ESTATE LAW REFORM: WHAT TO DO BEFORE 1 SEPTEMBER 2018?Posted on 5 January 2018
The Act of 31 July 2017, published in the Belgian Official Gazette, introduced profound changes in our civil code. The parliament intends to simplify and modernise the current rules while allowing greater freedom to dispose of one’s assets. Thus, most notable feature of this reform, the available quota will in the future be equivalent to 50% of the estate, regardless of the number of children. The parliament wanted to take into account the societal development of (i) people living longer and (ii) often having many lives. This law will apply to all successions starting from 1 September 2018. All acts of donation made even earlier will be, in principle, subject to the new rules except in certain cases (automatically or by means of a notarised confirmation taking place before 1 September 2018).
I. THE PRIMARY CHANGES
1. The reserve and the reduction of donations
Today, the rightful heirs are the descendants, the spouse and, in the absence of descendants, ascendants. The available quota is equal to 50% (if a child), 1/3 (if two children) and ¼ (if three or more children).
From 1 September 2018, the reserve for the descendants will be understood as a global reserve equal to half of the succession. The other half will be allocated to the freely disposable portion.
The reserve of the surviving spouse has not been modified (except as regards the actual reserve which has been extended to a leasehold on the dwelling house). However, when assessing this reserve, it was stipulated that the surviving spouse will no longer be able to assert their right to the reduction on gifts made before marriage to the donor.
The reserve of ascendants has been removed and replaced by a maintenance claim in the event of need (limited to one quarter of the succession).
The deceased will be able to freely dispose of half of his/her estate. From 1 September 2018, the reduction of a donation will accomplished with less effort. The recipient of the donation will therefore keep the property and will have to provide, primarily, monetary compensation. The recipient may, however, agree to a reduction in kind. Important new feature of the law: the valuation of goods. As part of the reduction, the indexed value of the donated assets on the day of the donation will be taken into account. However, if the donor has not been able to freely dispose of the donated property due to, for example, an unavailability or usufruct encumbrance, the valuation of the asset will be made on the day when the encumbrance ceases or the usufruct ceases.
2. The donation report
The donation report aims to maintain equality between the different rightful heirs. In the absence of precision, the permissible variations with regard to the spouse and the descendants are now presumed reportable.
Three important changes are worth noting:
Only donations made to descendants will still be presumed to be reportable.
The report will no longer exist for or against the surviving spouse. However, for donations made before 1 September 2018, the parliament has nevertheless allowed the maintenance of the rules relating to the mode of the report as provided at the time of the donation.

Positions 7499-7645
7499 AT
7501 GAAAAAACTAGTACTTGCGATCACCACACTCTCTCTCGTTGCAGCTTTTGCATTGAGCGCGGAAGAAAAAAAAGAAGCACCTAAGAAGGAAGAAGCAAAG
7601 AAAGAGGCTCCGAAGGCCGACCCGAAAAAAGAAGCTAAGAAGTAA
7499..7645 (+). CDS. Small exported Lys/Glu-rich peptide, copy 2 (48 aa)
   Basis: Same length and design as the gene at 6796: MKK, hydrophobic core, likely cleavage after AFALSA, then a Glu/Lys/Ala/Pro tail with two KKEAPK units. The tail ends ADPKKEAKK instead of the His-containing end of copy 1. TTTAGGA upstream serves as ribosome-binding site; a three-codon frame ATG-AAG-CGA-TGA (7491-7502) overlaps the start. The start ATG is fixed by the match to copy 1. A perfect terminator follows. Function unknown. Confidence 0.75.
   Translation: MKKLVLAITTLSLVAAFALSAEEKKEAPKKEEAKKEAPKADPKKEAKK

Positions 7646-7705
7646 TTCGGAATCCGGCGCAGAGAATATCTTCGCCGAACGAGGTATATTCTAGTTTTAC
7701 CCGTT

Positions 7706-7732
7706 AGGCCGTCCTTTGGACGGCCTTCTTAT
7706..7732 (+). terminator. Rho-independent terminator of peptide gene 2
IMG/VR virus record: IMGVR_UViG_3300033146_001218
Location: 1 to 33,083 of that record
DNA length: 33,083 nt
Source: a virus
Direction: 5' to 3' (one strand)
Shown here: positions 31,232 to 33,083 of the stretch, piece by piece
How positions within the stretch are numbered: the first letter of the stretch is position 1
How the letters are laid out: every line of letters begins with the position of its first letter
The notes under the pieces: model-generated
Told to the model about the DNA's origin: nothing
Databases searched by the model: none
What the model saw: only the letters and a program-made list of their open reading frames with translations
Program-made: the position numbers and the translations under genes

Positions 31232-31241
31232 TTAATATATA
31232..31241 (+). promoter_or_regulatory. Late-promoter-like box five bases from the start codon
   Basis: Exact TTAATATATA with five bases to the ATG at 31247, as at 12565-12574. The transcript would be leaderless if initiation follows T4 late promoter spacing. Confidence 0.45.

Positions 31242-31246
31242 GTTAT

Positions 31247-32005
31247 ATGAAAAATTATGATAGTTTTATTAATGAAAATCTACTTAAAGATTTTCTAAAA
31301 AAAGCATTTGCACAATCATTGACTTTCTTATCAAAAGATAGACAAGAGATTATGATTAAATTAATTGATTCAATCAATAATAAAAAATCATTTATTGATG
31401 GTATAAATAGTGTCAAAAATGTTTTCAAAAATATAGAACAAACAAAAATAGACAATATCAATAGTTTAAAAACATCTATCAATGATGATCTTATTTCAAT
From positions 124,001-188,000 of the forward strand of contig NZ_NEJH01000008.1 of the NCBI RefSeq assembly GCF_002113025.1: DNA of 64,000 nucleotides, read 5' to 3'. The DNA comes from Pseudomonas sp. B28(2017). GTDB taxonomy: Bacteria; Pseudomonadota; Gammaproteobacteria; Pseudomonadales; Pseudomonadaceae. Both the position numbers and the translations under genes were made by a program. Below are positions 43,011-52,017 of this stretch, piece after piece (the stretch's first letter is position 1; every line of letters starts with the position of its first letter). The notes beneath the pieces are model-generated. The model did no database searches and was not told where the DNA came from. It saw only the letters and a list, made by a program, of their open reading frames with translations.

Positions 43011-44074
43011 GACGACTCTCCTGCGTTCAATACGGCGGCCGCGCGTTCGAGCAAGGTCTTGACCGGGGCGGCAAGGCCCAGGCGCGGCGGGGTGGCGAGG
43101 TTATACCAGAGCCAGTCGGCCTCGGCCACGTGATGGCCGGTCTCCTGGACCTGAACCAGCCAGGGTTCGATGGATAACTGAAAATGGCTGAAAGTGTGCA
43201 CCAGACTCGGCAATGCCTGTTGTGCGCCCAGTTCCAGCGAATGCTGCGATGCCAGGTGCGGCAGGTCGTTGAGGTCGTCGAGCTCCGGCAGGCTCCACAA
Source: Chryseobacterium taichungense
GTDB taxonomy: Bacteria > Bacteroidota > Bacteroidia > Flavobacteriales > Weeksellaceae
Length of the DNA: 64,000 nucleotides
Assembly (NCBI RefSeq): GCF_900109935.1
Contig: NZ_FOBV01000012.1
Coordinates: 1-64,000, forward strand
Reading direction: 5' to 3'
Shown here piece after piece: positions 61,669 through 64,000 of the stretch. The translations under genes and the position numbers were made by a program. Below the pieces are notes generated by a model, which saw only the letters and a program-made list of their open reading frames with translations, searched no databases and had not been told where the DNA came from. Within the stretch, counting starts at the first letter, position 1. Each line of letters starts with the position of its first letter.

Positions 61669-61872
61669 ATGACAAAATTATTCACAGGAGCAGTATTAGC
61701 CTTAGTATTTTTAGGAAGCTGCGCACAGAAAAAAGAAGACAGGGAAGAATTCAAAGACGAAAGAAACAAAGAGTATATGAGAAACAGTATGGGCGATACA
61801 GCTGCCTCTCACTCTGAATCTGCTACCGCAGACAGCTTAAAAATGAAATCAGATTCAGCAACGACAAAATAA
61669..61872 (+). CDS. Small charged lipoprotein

- The donation report will be made easier and take into account the indexed value of such donations on the day of donation (harmonisation with the rules applicable to reduction; distinction based on whether the recipient of the donation was able to freely dispose of the donated goods or not.
- If it is now possible to transform a reportable donation into a non-reportable donation, the opposite, however, is not possible. The new law will enable, subject to the agreement of the recipient of the donation, change in both directions.
3. Future succession pacts
The principle of the prohibition of pacts on future succession remains applicable but has been relaxed. The law has, in fact, provided for global succession pacts (imperative that it be concluded with all of the heirs in a descending line) and specific (being able to take place among some of them). In both cases, these inheritance pacts will have to be done in notarial form and comply with a significant formalism.
These pacts enable the setting of the donations made to avoid any dispute between the heirs on the opening date of the succession of the donor’s estate. Such donor will have to detail and prioritise them in order to demonstrate that, according to the donor, a balance, as subjective as it is, has been maintained among the different descendants. If all of the parties sign this pact, they definitively waive their right to ask for the reduction of a donation or contest its value.
In addition to the heavy formalism attached to the establishment of these pacts, certain tax uncertainties may also limit the excitement: the act prior to being notarised, would the registration rights be due on the donations already made and specifically inventoried in the pact? The question remains open.
4. The conversion of the usufruct of the surviving spouse
The conversion of the usufruct of the surviving spouse remains possible, except as concerns the family dwelling (the agreement of the surviving spouse must and will always be necessary). However, if the judge currently has the power of discretion, such discretion will not remain the same tomorrow. The new law no longer requires the involvement of the magistrate in the event of children from another union. In addition, this conversion cannot be discussed and only legal mortality tables will be applicable.
II. IMPACTS ON ESTATE PLANNING IMPLEMENTATIONS
We have examined some frequently encountered situations in practice in order to analyse them in the light of the new law.
1. Between spouses